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Name: Cabahug, Sheila Mae

Topic: Contract with fixed period/ fixed term Employment Case Title: BRENT SCHOOL, INC., and REV. GABRIEL DIMACHE vs. RONALDO ZAMORA, the Presidential Assistant for Legal Affairs, Office of the President, and DOROTEO R. ALEGRE G.R No.: L-48494 Date of Judgement: February 5, 1990 Petitioner: BRENT SCHOOL, INC., and REV. GABRIEL DIMACHE Respondent: RONALDO ZAMORA, the Presidential Assistant for Legal Affairs, Office of the President, and DOROTEO R. ALEGRE Ponente: NARVASA, J. Facts: Doroteo R. Alegre was the athletic director at Brent, at a yearly compensation of 20, 000. His contract fixed a specific term of 5 years for its existence, from July, 1971, to July, 1976. Subsequent subsidiary a g r e e m e n t s i n M a r c h 1 9 7 3 , A u g u s t 1 9 7 3 , a n d S e p t . 1 9 7 4 reiterated the same terms and conditions, including the expiry date, as those contained in the original contract of July, 1971. 3 months before the expiration of the stipulated period, in April 1976, he was given a copy of the report filed by Brent w i t h t h e D e p a r t m e n t o f L a b o u r a d v i s i n g o f t h e termination of his s e r v i c e s , e f f e c t i v e J u l y 1 6 , 1 9 7 6 . T h e s t a t e d g r o u n d f o r termination was completion of contract, expiration of the definite period of employment. He p r o t e s t e d the announced t e r m i n a t i o n o f h i s employment. He argued that although his contract did stipulate t h a t t h e s a m e w o u l d t e r m i n a t e o n J u l y 1 7 , 1 9 7 6 , s i n c e h i s services were necessary and desirable in the usual business of his employer, and his employment had lasted for five years, he had acquired the status of regular employee and could not be removed except for valid cause. The employment contract of 1971 was executed when the Labor Code of the Philippines had not yet been promulgated, which came into effect some 3 years after the perfection of the contract. Issue: Whether or not the provisions of the Labour Code regarding probationary and regular employees have anathematized fixed period employment or employment for a term?

Held: YES. Before the Labor Code, there was no doubt about the validity of term employment. It was impliedly but clearly recognized by the Termination Pay law (RA 1052). The Civil Code, which has always recognized, and continues to recognize, the validity and propriety of contracts and obligations with a fixed or definite period, and imposes no restraints on the freedom of the parties to fix the duration of a contract, whatever its object, be it specie, goods or services, except the general admonition against stipulations contrary to law, morals, good customs, public order or public policy. Under the Civil Code, therefore, and as a general proposition, fixed-term employment contracts are not limited, as they are under the present Labor Code, to those by nature seasonal or for specific projects with pre-determined dates of completion; they also include those to which the parties by free choice have assigned a specific date of termination. Where from the circumstances it is apparent that periods have been imposed to preclude acquisition of tenurial security by the employee, they should be struck down or disregarded as contrary to public policy, morals good customs, public order or public policy. But where no such intent to circumvent the law is shown, where the reason for the law does not exist, e.g., where it is indeed the employee himself who insists upon a period or where the nature of the engagement is such that, without being seasonal or for a specific project, a definite date of terminations a sine qua non, would an agreement fixing a period be essentially evil or illicit, therefore anathema. Article 280 of the Labor Code, under a narrow and literal interpretation would appear to restrict, without reasonable distinctions, the right of an employee to freely stipulate with his employer the duration of his engagement, it logically follows that such a literal interpretation should be eschewed or avoided. The law must be given a reasonable interpretation, to preclude absurdity in its application. Outlawing the whole concept of term employment and subverting to boot the principle of freedom of contract to remedy the evil of employer's using it as a means to prevent their employees from obtaining security of tenure is like cutting off the nose to spite the face or, more relevantly, curing headache by lopping off the head. Familiar examples of employment contracts which may be neither for seasonal work nor for specific projects, but to which fixed term is essential. Overseas employment contracts to which, the concept of regular employment will all that it implies does not appear ever to have been applied, Article 280 of the Labor Code not withstanding; appointments to the positions of dean, assistant dean, college secretary, principal, and other administrative offices in educational institutions, which are by practice or tradition rotated among the faculty members, and where fixed terms are a necessity, without which no reasonable rotation would be possible. Despite the provisions of Article 280, Policy, Instructions No. 8 of the Minister of Labor implicitly recognize that certain company officials may be elected for what would amount to fixed periods, at the expiration of which they would have to stand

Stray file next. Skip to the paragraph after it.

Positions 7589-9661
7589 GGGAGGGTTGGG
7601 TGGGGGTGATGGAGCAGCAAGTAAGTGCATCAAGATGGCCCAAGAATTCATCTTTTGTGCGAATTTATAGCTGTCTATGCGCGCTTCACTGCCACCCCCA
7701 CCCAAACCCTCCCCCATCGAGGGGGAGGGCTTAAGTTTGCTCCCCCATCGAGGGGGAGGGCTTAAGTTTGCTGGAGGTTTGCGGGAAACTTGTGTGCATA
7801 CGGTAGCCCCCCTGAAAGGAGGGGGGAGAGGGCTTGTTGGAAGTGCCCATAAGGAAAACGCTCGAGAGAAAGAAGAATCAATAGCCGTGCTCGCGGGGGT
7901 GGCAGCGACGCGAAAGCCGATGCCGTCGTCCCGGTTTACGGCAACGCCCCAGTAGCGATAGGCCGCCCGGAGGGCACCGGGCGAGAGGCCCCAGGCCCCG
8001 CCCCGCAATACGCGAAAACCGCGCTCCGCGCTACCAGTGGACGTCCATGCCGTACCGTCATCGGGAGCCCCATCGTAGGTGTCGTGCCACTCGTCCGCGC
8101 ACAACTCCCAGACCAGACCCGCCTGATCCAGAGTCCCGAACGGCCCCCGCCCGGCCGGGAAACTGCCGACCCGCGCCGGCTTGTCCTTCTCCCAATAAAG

down, in providing that these officials may lose their jobs as president, executive vicepresident or vice-president and the like because the stockholders or the board of directors for one reason or another did not re-elect them. Since the entire purpose behind the development of legislation culminating in the present Article 280 of the Labor Code clearly appears to have been to prevent circumvention of the employee's right to be secure in his tenure, the clause in said article indiscriminately and completely ruling out all written or oral agreements conflicting with the concept of regular employment as defined therein should be construed to refer to the substantive evil that the Code itself has singled out.